Grant County, a town located in the US state of Washington, currently hosts a number of cryptocurrency mining operators. These operators migrated to the area because of cheaper electricity costs from the hydroelectric plant in the local region. Operators, however, may be forced to move since the Grant County Public Utility District (PUD) announced at a commission meeting on Aug. 28 that it will increase the cost of electricity for cryptocurrency mining farms over the next few years.
Cost of Electricity for Cryptocurrency Mining to Increase by 50 Percent by 2021
According to the International Business Times, the Grant County PUD announced at a commission meeting the increase in cost for “evolving industries” like cryptocurrency mining. The cost of electricity for cryptocurrency mining will increase by 15 percent and will be effective on April 1, 2019. In 2020, the rate will increase by another 35 percent and by 2021, another 50 percent. The Grant County PUD decided on these rates to ensure that small businesses and residents could continue to enjoy power rates at low costs.
PUD Commissioner Tom Flint said at the meeting, addressing a large number of cryptocurrency miners who were present:
“Your industry is unregulated and high-risk. This is the best way to ensure our ratepayers are not impacted by this unregulated, high-risk business.”
The Grant County PUD mentioned that the cryptocurrency miners are currently placing a strong strain on the local energy grid. The county has even had inquiries from cryptocurrency miners with extremely high energy requirements, almost three times the amount of power that is needed for local necessities. The rate hike and price increases should, however, balance out the incoming demand from cryptocurrency miners.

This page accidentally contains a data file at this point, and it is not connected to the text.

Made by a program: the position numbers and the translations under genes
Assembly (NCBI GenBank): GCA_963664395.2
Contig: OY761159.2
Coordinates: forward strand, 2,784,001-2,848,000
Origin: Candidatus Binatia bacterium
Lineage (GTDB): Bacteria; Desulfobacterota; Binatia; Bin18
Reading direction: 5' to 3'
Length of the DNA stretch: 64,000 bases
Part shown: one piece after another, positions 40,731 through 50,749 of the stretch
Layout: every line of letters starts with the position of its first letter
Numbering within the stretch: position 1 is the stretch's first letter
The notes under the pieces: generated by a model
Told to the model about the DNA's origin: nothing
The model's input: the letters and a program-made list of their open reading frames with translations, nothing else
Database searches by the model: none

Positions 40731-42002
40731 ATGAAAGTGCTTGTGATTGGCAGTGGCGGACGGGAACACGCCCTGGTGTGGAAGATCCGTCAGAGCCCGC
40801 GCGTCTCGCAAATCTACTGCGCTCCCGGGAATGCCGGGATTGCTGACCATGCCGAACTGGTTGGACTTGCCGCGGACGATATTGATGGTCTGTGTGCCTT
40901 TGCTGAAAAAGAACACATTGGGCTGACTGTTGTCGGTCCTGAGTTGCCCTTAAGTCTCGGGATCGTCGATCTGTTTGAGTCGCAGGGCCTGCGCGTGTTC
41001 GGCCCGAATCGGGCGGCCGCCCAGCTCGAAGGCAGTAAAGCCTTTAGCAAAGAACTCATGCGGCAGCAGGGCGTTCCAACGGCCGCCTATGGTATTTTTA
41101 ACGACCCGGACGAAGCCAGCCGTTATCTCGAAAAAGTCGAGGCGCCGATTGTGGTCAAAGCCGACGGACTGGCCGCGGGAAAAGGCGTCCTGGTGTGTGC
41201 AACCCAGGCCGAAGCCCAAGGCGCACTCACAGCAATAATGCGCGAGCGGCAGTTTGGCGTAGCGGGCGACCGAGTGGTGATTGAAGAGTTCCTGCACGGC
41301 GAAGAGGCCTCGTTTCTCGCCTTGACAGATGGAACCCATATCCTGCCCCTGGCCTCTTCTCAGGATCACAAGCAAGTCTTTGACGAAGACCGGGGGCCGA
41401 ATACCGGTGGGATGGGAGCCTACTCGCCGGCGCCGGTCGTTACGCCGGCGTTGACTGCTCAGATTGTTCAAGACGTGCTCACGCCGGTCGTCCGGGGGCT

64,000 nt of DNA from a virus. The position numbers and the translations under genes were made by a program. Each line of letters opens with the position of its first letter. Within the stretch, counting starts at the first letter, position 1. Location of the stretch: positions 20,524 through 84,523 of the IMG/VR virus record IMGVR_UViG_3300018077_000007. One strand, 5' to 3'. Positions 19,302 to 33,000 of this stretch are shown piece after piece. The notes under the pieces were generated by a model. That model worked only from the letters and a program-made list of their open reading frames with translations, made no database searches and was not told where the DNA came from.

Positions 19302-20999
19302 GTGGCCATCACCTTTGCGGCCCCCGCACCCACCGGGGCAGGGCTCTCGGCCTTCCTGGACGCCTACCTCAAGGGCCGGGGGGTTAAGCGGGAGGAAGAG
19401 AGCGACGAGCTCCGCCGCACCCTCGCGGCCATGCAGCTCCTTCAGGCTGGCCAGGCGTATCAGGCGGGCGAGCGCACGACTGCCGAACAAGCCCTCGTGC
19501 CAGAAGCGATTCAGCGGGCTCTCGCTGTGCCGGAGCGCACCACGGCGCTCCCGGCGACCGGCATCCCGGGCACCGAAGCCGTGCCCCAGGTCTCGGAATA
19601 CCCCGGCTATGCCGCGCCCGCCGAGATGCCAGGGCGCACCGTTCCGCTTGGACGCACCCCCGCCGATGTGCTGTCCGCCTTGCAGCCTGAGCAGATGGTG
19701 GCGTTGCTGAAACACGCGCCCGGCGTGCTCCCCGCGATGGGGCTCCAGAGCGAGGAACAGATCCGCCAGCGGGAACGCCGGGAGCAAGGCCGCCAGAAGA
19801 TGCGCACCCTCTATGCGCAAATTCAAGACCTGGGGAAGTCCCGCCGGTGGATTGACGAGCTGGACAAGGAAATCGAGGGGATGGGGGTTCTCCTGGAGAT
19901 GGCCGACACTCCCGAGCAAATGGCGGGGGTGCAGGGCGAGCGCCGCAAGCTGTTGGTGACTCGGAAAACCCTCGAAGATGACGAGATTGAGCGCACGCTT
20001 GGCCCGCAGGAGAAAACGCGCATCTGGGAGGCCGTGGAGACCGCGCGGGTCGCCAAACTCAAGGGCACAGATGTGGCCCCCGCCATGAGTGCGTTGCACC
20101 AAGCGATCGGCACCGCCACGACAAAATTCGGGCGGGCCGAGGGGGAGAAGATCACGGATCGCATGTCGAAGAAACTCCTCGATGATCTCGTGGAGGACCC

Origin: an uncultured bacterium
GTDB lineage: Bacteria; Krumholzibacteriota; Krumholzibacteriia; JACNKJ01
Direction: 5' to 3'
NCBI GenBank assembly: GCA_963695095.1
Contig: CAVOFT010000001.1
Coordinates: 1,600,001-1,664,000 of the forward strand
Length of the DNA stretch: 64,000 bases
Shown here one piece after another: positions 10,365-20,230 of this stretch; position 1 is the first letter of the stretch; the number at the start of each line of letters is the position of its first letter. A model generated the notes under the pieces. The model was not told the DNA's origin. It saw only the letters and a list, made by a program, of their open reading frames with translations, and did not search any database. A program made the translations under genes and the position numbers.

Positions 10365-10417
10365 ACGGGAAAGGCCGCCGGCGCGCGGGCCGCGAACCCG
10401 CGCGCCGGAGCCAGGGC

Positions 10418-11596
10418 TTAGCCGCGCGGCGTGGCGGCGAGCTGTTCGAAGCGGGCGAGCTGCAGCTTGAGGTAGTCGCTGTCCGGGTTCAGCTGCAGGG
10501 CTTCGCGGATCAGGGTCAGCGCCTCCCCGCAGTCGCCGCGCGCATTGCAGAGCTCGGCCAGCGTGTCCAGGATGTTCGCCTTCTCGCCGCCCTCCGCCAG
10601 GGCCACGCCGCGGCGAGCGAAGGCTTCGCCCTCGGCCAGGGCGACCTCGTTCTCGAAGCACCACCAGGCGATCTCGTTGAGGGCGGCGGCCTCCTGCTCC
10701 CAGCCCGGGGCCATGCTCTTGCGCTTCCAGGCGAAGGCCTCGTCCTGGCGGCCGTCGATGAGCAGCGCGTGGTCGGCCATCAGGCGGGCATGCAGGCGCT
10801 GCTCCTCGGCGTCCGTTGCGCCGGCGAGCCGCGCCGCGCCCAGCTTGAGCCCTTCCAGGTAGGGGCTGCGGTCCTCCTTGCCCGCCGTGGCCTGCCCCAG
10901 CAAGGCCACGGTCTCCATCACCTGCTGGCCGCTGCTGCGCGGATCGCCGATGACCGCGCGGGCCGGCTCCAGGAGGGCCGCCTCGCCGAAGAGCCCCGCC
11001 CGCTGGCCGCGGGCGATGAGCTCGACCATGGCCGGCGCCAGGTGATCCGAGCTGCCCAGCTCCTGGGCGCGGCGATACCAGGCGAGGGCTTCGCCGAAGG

Jeremy Nolan, Grant County’s PUD financial analyst, mentioned to the commissioners that the staff preferred a gradual increase in electricity rates over the next three years to other options presented. The gradual shift limits the rate shock for the cryptocurrency firms currently residing in the area. It also provides the Grant County PUD staff additional time to see how future cryptocurrency mining industry customers are going to react and respond to the increase in rates.
Commissioner Larry Schaapman said at the Commission meeting:
“I don’t view miners as villains. You have likened yourselves to the data centers, but you can only do one thing — mine Bitcoin.”
Like Grant County, utility regulators in Chelan County expressed concern about the high energy levels required from cryptocurrency mining farms. Forbes mentioned in March that Chelan County in Washington suspended applications for cryptocurrency farms after reviewing the sheer electricity usage required.
Bitcoin Mining Experiences a Backlash From Electric Utilities and Small Towns
Utility companies also stated that they have to increase capacity at certain substations to meet the needs and requirements from cryptocurrency miners. This increases the overall operating costs for electric utilities but without the guarantee that mining will continue for a long time. The power demands of cryptocurrency mining can easily overwhelm a small town’s electric grid capacity.
Some cryptocurrency miners have, however, decided to build their own electricity infrastructure. Motherboard reported in August that Canada-based cryptocurrency mining company DMG Blockchain is currently building its own electrical substation to support its cryptocurrency farm.